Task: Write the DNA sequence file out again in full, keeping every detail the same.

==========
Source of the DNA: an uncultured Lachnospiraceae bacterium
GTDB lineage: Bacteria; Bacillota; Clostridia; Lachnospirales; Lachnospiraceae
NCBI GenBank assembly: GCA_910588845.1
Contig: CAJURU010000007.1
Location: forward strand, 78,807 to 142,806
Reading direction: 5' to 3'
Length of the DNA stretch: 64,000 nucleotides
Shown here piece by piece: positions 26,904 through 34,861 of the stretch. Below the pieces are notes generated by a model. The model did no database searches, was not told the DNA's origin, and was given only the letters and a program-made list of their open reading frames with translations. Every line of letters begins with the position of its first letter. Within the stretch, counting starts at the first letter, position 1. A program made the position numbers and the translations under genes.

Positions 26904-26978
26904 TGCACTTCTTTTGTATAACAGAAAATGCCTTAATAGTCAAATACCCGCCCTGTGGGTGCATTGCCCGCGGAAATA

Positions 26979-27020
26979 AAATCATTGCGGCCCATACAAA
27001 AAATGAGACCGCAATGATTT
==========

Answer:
Source of the DNA: an uncultured Lachnospiraceae bacterium
GTDB lineage: Bacteria; Bacillota; Clostridia; Lachnospirales; Lachnospiraceae
NCBI GenBank assembly: GCA_910588845.1
Contig: CAJURU010000007.1
Location: forward strand, 78,807 to 142,806
Reading direction: 5' to 3'
Length of the DNA stretch: 64,000 nucleotides
Shown here piece by piece: positions 26,904 through 34,861 of the stretch. Below the pieces are notes generated by a model. The model did no database searches, was not told the DNA's origin, and was given only the letters and a program-made list of their open reading frames with translations. Every line of letters begins with the position of its first letter. Within the stretch, counting starts at the first letter, position 1. A program made the position numbers and the translations under genes.

Positions 26904-26978
26904 TGCACTTCTTTTGTATAACAGAAAATGCCTTAATAGTCAAATACCCGCCCTGTGGGTGCATTGCCCGCGGAAATA

Positions 26979-27020
26979 AAATCATTGCGGCCCATACAAA
27001 AAATGAGACCGCAATGATTT